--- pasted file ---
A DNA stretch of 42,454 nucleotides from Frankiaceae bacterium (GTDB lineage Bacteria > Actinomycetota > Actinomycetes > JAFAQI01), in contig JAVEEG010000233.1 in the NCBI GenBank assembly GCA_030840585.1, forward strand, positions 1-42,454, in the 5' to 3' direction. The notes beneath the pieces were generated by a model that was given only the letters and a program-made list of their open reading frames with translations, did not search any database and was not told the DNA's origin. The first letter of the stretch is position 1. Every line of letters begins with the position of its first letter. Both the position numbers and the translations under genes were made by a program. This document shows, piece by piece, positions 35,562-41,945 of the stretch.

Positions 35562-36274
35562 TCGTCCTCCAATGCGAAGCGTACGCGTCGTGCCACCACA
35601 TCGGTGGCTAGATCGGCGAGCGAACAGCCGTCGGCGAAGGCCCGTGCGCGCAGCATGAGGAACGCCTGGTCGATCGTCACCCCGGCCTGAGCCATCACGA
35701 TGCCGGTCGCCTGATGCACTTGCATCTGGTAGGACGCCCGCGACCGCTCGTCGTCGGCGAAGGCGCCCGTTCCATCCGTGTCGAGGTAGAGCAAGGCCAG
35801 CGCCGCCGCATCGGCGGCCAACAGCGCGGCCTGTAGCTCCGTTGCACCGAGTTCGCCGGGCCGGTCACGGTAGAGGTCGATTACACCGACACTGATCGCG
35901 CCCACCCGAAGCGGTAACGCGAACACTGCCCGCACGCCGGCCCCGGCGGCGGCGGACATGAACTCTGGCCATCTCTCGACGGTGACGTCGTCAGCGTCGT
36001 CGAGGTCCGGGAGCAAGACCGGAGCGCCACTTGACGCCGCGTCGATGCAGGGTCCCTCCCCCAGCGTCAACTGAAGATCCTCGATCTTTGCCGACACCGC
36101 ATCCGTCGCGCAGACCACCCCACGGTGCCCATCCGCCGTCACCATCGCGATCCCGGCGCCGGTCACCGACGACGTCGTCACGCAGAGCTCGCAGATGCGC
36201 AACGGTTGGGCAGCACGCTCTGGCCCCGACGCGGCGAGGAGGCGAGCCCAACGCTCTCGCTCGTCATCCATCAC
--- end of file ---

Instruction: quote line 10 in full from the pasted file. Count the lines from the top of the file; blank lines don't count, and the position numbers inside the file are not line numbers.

36201 AACGGTTGGGCAGCACGCTCTGGCCCCGACGCGGCGAGGAGGCGAGCCCAACGCTCTCGCTCGTCATCCATCAC